Improving Volunteered Geographic Information Quality Using a Tag Recommender System: The Case of OpenStreetMap

  • Arnaud Vandecasteele
  • Rodolphe Devillers
Part of the Lecture Notes in Geoinformation and Cartography book series (LNGC)


Studies have analyzed the quality of volunteered geographic information (VGI) datasets, assessing the positional accuracy of features and the semantic accuracy of the attributes. While it has been shown that VGI can, in some contexts, reach a high positional accuracy, these studies have also highlighted a large spatial heterogeneity in positional accuracy and completeness, but also concerning the semantics of the objects. Such high semantic heterogeneity of VGI datasets becomes a significant obstacle to a number of possible uses that could be made of the data. This paper proposes an approach for both improving the semantic quality and reducing the semantic heterogeneity of VGI datasets. The improvement of the semantic quality is achieved by using a tag recommender system, called OSMantic, which automatically suggests relevant tags to contributors during the editing process. Such an approach helps contributors find the most appropriate tags for a given object, hence reducing the overall dataset semantic heterogeneity. The approach was implemented into a plugin for the Java OpenStreetMap editor (JOSM) and different examples illustrate how this plugin can be used to improve the quality of VGI data. This plugin has been tested by OSM contributors and evaluated using an online questionnaire. Results of the evaluation suggest a high level of satisfaction from users and are discussed.


Volunteered geographic information (VGI) Semantic similarity Data quality OpenStreetMap (OSM) 



This research was funded by the Natural Science and Engineering Research Council of Canada (NSERC) through the second author’s NSERC Discovery Accelerator Supplement Program. Authors also thank Dr. Andrea Ballatore for sharing his results, Vincent Privat for his helpful feedback on JOSM, Daniel Bégin for his early tests of the plugin and the 30 OSM contributors that participated in the evaluation of the plugin.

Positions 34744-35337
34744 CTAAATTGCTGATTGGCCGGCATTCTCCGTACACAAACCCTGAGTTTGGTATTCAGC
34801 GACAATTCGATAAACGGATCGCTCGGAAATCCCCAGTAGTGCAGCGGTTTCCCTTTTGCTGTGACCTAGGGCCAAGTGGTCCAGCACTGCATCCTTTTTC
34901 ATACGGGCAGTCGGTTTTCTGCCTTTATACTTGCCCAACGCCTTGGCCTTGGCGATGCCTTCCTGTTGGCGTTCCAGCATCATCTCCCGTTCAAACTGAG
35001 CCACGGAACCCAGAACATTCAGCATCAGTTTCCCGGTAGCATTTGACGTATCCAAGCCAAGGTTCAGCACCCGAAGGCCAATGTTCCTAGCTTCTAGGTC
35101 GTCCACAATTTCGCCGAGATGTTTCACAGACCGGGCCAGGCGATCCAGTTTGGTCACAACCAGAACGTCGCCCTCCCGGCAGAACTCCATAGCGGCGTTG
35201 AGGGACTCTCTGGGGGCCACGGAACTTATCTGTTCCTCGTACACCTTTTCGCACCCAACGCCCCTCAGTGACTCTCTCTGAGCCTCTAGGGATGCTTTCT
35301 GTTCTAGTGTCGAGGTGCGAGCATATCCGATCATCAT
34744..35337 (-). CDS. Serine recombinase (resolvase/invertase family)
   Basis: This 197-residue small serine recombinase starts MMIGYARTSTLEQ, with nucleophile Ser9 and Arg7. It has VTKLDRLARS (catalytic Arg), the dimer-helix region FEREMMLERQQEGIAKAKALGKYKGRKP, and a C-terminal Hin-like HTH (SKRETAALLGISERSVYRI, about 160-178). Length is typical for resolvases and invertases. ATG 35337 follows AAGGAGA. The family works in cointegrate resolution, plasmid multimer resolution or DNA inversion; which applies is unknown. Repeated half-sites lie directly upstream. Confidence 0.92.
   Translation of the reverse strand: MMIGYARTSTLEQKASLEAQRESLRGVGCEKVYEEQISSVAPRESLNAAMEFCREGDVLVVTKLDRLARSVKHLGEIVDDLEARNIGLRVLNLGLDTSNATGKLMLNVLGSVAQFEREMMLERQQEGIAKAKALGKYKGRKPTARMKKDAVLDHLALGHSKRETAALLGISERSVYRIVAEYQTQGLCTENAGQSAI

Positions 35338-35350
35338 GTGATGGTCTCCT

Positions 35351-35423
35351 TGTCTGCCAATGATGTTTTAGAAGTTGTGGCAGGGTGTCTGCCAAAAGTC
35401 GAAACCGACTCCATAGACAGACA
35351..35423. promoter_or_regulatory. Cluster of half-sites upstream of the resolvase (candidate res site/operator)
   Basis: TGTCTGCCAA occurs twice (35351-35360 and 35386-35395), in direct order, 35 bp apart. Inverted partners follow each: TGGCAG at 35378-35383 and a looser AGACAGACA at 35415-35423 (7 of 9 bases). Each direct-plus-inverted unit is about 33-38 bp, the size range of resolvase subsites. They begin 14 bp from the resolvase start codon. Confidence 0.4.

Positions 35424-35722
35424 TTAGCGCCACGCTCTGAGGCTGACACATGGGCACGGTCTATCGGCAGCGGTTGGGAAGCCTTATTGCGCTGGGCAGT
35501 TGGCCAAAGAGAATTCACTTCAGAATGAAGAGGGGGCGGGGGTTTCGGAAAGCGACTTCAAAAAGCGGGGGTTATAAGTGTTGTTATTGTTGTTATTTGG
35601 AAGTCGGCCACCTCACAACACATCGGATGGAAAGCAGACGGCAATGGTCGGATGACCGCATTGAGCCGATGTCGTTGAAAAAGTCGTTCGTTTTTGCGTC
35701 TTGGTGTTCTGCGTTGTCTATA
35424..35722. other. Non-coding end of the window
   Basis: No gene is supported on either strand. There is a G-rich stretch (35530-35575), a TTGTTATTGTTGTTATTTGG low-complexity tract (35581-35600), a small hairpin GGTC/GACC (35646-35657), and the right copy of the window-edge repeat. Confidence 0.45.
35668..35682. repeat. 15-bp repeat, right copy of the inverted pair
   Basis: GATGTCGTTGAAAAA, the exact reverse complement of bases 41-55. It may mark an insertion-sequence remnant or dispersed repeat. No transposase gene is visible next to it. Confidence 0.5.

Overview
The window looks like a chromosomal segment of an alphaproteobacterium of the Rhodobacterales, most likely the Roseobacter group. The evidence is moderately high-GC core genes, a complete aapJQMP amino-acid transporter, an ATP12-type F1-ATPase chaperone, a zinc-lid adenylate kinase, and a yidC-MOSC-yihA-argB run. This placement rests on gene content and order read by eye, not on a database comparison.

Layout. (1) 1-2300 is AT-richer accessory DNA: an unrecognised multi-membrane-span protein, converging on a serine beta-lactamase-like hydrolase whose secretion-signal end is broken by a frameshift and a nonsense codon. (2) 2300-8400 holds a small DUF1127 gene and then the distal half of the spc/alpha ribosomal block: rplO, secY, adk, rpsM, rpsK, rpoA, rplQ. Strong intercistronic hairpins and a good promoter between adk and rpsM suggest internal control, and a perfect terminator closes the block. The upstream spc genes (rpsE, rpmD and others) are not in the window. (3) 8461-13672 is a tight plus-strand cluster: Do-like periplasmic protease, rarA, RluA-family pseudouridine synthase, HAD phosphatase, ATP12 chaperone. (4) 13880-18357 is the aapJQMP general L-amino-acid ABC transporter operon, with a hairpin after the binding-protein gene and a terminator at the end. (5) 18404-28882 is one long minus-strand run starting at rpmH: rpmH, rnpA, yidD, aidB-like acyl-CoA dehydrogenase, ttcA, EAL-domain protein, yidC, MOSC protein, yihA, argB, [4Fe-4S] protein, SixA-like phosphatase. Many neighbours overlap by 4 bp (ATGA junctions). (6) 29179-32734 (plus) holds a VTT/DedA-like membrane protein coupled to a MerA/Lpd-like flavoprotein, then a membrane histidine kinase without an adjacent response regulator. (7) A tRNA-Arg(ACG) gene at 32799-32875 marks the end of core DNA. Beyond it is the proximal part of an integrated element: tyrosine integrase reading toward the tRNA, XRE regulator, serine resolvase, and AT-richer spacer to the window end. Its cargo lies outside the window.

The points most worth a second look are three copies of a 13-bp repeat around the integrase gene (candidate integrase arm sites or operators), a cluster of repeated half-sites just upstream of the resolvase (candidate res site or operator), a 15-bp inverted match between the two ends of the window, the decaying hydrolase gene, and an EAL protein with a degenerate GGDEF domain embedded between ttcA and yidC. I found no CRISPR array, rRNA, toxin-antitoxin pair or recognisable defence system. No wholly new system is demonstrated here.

1. Auer S, Lehmann J, Hellmann S (2009) LinkedGeoData: adding a spatial dimension to the web of data. In: Proceedings of the 8th international semantic web conference, ISWC’09, Washington, DC. Lecture notes in computer science, vol 5823, Springer, Berlin, pp 731–746Google Scholar
  2. Ballatore A, Bertolotto M, Wilson DC (2013) Geographic knowledge extraction and semantic similarity in OpenStreetMap. Knowl Inf Syst (KAIS) 37(1):61–81CrossRefGoogle Scholar
  3. Barron C, Neis P, Zipf A (2014) A comprehensive framework for intrinsic OpenStreetMap quality analysis. Trans GIS 18(6):877−895. doi: 10.1111/tgis.12073
  4. Bégin D, Devillers R, Roche S (2013) Assessing volunteered geographic information (VGI) quality based on contributors’ mapping behaviours. In: Proceedings of the 8th international symposium on spatial data quality ISSDQ 2013, Hong Kong, China, pp 149–154Google Scholar
  5. Bland JM, Altman DG (1997) Statistics notes: Cronbach’s alpha. BMJ 314:572Google Scholar
  6. Budhathoki NR, Nedović-Budić Z, Bertram B (2010) An interdisciplinary frame for understanding volunteered geographic information. J Geospat Inf Sci Technol Pract 64(1):11–26Google Scholar
  7. Codescu M, Horsinka G, Kutz O, Mossakowski T, Rau R (2011) DO-ROAM: activity-oriented search and navigation with OpenStreetMap. In: Claramunt C, Levashkin S, Bertolotto M (eds) Fourth international conference on geospatial semantics, vol 6631, Brest, France. Lecture notes in computer science, Springer, Berlin, pp 88–107Google Scholar
  8. Coleman DJ, Georgiadou Y, Labonte J (2009) Volunteered geographic information: the nature and motivation of produsers. Int J Spat Data Infrastruct Res 4:332–358Google Scholar
  9. Elwood S, Goodchild MF, Sui DZ (2012) Researching volunteered geographic information: spatial data, geographic research, and new social practice. Ann Assoc Am Geogr 103(3):571–590CrossRefGoogle Scholar
  10. Flanagin AJ, Metzger MJ (2008) The credibility of volunteered geographic information. GeoJournal 72:137–148Google Scholar
  11. Girres J-F, Touya G (2010) Quality assessment of the French OpenStreetMap dataset. Trans GIS 14(4):435–459CrossRefGoogle Scholar